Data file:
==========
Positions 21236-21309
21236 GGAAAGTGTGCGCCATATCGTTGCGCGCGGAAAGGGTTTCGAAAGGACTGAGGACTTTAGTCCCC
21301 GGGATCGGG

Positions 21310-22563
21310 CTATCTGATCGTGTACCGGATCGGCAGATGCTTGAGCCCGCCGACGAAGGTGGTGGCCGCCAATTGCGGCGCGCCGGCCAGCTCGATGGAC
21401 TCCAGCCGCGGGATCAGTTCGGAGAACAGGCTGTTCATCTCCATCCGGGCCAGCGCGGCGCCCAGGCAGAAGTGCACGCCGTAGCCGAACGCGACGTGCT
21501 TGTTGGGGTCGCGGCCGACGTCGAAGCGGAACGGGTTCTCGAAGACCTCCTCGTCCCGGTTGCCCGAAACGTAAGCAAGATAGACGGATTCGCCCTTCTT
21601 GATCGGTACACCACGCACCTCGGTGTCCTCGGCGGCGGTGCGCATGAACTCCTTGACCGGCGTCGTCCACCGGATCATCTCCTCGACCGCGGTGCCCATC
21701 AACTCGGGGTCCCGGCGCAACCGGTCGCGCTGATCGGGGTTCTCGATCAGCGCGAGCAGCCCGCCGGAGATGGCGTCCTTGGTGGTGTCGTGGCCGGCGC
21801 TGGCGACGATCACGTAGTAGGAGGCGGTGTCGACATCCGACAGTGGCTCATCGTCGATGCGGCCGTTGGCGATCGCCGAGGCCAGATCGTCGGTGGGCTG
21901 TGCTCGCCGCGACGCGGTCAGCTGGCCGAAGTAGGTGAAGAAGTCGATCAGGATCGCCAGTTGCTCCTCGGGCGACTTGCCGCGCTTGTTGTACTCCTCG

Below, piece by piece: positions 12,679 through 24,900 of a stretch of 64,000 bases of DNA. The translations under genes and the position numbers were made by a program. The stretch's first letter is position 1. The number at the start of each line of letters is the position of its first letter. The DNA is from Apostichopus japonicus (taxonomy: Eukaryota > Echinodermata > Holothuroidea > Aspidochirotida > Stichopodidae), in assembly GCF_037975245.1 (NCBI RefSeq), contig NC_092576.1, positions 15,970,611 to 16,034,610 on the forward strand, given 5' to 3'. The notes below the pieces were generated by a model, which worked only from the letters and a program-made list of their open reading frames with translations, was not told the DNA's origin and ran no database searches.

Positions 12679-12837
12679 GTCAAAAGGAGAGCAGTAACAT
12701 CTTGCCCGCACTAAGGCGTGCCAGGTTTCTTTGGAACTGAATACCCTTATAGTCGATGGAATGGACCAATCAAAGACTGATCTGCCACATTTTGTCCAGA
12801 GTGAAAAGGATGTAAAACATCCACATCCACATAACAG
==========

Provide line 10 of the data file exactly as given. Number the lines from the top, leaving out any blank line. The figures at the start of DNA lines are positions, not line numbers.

21801 TGGCGACGATCACGTAGTAGGAGGCGGTGTCGACATCCGACAGTGGCTCATCGTCGATGCGGCCGTTGGCGATCGCCGAGGCCAGATCGTCGGTGGGCTG